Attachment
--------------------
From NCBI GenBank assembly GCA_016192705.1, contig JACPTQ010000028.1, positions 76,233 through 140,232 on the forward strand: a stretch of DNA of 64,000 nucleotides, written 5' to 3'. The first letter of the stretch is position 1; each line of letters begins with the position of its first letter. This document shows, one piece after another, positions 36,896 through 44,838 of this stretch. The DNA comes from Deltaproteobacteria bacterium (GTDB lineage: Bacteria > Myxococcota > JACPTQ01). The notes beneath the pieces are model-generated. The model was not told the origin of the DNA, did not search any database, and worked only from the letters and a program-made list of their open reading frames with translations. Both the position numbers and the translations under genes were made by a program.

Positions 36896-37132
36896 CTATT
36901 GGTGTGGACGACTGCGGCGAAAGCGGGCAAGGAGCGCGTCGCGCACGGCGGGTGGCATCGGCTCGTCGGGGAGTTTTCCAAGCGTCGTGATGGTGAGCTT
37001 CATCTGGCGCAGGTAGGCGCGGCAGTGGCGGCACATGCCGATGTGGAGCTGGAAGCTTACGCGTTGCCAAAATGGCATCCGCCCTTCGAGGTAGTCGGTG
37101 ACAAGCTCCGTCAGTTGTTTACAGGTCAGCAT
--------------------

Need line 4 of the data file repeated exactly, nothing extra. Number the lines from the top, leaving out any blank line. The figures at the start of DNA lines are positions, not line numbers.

36901 GGTGTGGACGACTGCGGCGAAAGCGGGCAAGGAGCGCGTCGCGCACGGCGGGTGGCATCGGCTCGTCGGGGAGTTTTCCAAGCGTCGTGATGGTGAGCTT